So, I decided to paint the floor, as I hate to part with the cash to have it refinished right now.

Somehow, the idea of painting the floor led to visions of transforming the semi-gloss white walls to a bright color. I was looking through a "cottage living" magazine and kept seeing yellow and blue as a very pleasant combination. As I looked at the walls, I realized that the crack that stretches all around the room must have been caused when someone removed a chair rail. So, I decided I would try my hand at the mitre saw and restore the wall by adding a white rail.

As I was shopping for a new printer on the Epson website today, I found a playful link that I couldn't resist: "Create a Relaxing Work Environment", which uses Feng Shui theory.

The first suggestion is:

Red flowers placed in the upper left quadrant of
your office or desk can bring financial success.

I doubt that, but I was greatly pleased by the second tip:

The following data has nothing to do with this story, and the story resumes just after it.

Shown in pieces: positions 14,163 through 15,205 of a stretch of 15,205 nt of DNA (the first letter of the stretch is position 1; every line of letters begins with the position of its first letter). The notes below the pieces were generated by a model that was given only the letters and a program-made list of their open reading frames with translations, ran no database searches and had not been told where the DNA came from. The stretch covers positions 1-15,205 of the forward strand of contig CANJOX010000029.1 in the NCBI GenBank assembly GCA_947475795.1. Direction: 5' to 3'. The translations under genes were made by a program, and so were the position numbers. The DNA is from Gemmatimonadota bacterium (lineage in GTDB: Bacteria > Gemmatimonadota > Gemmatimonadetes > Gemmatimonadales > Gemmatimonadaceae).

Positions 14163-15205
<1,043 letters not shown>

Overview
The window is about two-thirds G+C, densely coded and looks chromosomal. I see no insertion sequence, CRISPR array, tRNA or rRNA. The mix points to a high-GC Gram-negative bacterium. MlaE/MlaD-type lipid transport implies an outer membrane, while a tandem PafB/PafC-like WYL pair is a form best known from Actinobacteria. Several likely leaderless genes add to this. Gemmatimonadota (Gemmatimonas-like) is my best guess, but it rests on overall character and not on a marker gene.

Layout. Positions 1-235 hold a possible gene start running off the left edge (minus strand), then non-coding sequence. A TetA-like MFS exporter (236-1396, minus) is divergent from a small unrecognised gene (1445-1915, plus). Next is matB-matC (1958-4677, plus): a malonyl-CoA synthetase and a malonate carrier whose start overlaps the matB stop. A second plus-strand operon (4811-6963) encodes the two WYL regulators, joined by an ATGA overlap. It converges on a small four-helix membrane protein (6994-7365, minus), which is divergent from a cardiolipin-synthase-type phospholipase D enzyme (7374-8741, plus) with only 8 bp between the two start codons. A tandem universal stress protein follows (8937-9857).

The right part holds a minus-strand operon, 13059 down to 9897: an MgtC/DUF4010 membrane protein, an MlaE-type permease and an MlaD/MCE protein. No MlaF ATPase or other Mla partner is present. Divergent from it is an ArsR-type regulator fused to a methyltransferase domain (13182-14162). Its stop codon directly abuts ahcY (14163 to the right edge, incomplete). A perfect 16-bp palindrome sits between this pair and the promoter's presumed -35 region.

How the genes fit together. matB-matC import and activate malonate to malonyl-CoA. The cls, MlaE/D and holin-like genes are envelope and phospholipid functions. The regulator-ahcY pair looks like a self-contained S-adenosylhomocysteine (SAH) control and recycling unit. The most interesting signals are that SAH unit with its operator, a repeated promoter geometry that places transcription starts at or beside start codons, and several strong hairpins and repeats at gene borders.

Yellow is the best color for the home office because
it is peaceful and cheerful.

Now, I can't wait to get this painting done (it has taken quite a while) so I can relax in peace and cheer as I proofread!

The tips also include this:

If you don’t have a view outside from where you sit
at your desk, hang a plant or a picture of a plant in
your line of sight. It promotes peace and tranquility
which will make you more relaxed and productive.

My cubicle here at work does have several plants, but I sit with my back to them. I am going to start looking for a bright riotous picture of yellow flowers to hang on the wall in front of me.

I also learned that:

Round-edged furniture stimulates creativity;
squared edges promote assertive negotiations.

All my cubicle furniture has sharp angles. Not much I can do about that, but perhaps I should trade in the library table I use at home for a round table. That would be fun and would go with the happy look of the yellow paint.

By the way, Epson lists as its source for these tips: Marilyn Zelinsky, Practical Home Office Solutions, p. 142-143

Thursday, February 02, 2006


"An oral contract is not worth the paper it's written on."

"Paper Jam." "Open Tray 1 and remove the jammed paper."